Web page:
Another venture down the book filled darkness that is my TBR pile. I’ve been on a bit of an adding spree recently, my Goodreads list has grown – so it seems like now would be a good time to give it a clean out. Lia at Lost In A Story started this weekly post to trim down the Goodreads to-read list.
The rules are simple:
- Go to your goodreads to-read shelf.
- Order on ascending date added.
- Take the first 5 (or 10 if you’re feeling adventurous) books. Of course, if you do this weekly, you start where you left off the last time.
- Read the synopses of the books
- Decide: keep it or should it go?
Giovanni’s Room by James Baldwin
Baldwin’s haunting and controversial second novel is his most sustained treatment of sexuality, and a classic of gay literature. In a 1950s Paris swarming with expatriates and characterized by dangerous liaisons and hidden violence, an American finds himself unable to repress his impulses, despite his determination to live the conventional life he envisions for himself. After meeting and proposing to a young woman, he falls into a lengthy affair with an Italian bartender and is confounded and tortured by his sexual identity as he oscillates between the two.
Examining the mystery of love and passion in an intensely imagined narrative, Baldwin creates a moving and complex story of death and desire that is revelatory in its insight.
I’ve been wanting to read this book for a while now. A tutor recommended it to me. It’s definitely staying. KEEP
Thirteen Reasons Why by Jay Asher
You can’t stop the future.
You can’t rewind the past.
The only way to learn the secret . . . is to press play.
Clay Jensen returns home from school to find a strange package with his name on it lying on his porch. Inside he discovers several cassette tapes recorded by Hannah Baker–his classmate and crush–who committed suicide two weeks earlier. Hannah’s voice tells him that there are thirteen reasons why she decided to end her life. Clay is one of them. If he listens, he’ll find out why.
Clay spends the night crisscrossing his town with Hannah as his guide. He becomes a firsthand witness to Hannah’s pain, and as he follows Hannah’s recorded words throughout his town, what he discovers changes his life forever.
I watched the Netflix show a few months ago. The TV adaption changed a lot of things but I’m still interested in reading the book. KEEP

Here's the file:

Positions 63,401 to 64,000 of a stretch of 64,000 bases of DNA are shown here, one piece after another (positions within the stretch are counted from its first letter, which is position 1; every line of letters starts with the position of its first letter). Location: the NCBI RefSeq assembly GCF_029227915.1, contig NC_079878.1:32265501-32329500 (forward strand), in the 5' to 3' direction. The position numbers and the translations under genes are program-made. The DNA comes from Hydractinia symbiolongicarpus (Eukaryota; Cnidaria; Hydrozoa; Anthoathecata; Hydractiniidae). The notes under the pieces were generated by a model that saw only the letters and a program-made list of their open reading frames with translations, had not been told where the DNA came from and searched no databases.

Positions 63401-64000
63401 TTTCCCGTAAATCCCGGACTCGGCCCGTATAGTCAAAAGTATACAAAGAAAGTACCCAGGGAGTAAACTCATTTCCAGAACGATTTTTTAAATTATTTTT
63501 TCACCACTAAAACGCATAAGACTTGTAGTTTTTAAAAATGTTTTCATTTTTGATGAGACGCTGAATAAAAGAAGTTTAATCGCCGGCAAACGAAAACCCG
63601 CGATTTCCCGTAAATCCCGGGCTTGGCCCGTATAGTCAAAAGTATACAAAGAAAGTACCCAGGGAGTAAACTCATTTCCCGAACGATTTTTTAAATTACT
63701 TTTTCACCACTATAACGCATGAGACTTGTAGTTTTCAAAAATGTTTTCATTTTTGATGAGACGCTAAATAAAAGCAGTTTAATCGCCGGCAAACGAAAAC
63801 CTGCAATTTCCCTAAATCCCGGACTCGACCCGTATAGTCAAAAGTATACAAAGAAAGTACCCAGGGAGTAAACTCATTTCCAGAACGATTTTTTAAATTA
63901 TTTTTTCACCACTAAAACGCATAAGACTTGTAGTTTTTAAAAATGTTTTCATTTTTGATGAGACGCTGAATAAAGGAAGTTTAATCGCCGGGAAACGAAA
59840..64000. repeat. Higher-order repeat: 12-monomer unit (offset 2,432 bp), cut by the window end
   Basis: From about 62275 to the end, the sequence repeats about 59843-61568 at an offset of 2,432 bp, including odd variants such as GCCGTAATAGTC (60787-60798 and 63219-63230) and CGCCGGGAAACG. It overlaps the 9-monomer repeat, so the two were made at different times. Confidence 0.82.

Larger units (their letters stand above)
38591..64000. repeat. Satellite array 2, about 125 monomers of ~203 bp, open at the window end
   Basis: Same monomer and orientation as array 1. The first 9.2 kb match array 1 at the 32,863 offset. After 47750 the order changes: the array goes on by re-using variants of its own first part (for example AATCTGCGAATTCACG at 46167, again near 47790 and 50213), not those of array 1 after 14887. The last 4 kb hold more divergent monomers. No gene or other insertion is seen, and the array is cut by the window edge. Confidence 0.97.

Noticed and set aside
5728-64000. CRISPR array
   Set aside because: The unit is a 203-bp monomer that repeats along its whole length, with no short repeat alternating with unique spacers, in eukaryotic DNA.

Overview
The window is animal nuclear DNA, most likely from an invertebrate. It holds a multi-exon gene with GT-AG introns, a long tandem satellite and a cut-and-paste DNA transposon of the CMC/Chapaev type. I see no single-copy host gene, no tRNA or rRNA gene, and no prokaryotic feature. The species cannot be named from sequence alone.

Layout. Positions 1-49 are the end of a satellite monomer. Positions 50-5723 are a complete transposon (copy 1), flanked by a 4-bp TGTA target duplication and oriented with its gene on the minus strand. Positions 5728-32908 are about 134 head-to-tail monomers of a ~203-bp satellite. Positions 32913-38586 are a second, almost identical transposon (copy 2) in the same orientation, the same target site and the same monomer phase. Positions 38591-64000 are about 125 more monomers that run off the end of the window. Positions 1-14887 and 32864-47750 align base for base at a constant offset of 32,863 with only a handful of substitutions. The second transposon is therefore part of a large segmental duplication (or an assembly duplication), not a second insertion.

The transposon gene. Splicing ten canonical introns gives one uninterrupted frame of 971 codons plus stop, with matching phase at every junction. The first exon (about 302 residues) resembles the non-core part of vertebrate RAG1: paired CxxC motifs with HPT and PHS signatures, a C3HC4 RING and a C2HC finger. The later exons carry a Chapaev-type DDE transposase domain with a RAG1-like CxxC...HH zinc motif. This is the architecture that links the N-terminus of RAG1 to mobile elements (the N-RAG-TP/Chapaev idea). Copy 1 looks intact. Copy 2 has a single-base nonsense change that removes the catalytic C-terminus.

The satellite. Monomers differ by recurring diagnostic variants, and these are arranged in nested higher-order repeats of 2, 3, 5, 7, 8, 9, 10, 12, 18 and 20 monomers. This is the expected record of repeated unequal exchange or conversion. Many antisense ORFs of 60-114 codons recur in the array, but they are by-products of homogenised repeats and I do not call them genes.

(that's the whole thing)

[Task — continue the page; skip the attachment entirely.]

Elizabeth is Missing by Emma Healey
‘Elizabeth is missing.’ Maud keeps finding notes in her pockets with this message scrawled on it, but she can’t remember writing it. That said, she can’t remember much these days: the time of day, whether she’s eaten lunch, if her daughter’s come to visit, how much toast she’s eaten. Still, the notes about Elizabeth nag at her. When was the last time she spoke with her best friend? It feels like ages ago…
I’ve always thought that the concept for this book was poignant and really original. I still think that. KEEP
The Hitchhiker’s Guide to the Galaxy by Douglas Adams
Seconds before Earth is demolished to make way for a galactic freeway, Arthur Dent is plucked off the planet by his friend Ford Prefect, a researcher for the revised edition of The Hitchhiker’s Guide to the Galaxy who, for the last fifteen years, has been posing as an out-of-work actor.
Together, this dynamic pair began a journey through space aided by a galaxyful of fellow travelers: Zaphod Beeblebrox, the two-headed, three-armed, ex-hippie and totally out-to-lunch president of the galaxy; Trillian (formerly Tricia McMillan), Zaphod’s girlfriend, whom Arthur tried to pick up at a cocktail party once upon a time zone; Marvin, a paranoid, brilliant, and chronically depressed robot; and Veet Voojagig, a former graduate student obsessed with the disappearance of all the ballpoint pens he’s bought over the years.
Where are these pens? Why are we born? Why do we die? For all the answers, stick your thumb to the stars!
This has ended up on so many of my Top Ten Tuesday lists recently. There are so many reasons why I want to read this book. I’m surprised I haven’t yet. KEEP
The Golden Notebook by Doris Lessing
Anna is a writer, author of one very successful novel, who now keeps four notebooks. In one, with a black cover, she reviews the African experience of her earlier year. In a red one she records her political life, her disillusionment with communism. In a yellow one she writes a novel in which the heroine reviles part of her own experience. And in the blue one she keeps a personal diary. Finally, in love with an American writer and threatened with insanity, Anna tries to bring the threads of all four books together in a golden notebook.
Doris Lessing’s best-known and most influential novel, The Golden Notebook retains its extraordinary power and relevance decades after its initial publication.
I started reading this book a few years ago and I couldn’t get into it, but I think my tastes have changed since then and even though I put it down, the first few scenes have stayed in my mind. I’m ready to give it another go. KEEP
The TBR pile stays the same size. Oops. What are you’re TBR piles looking like?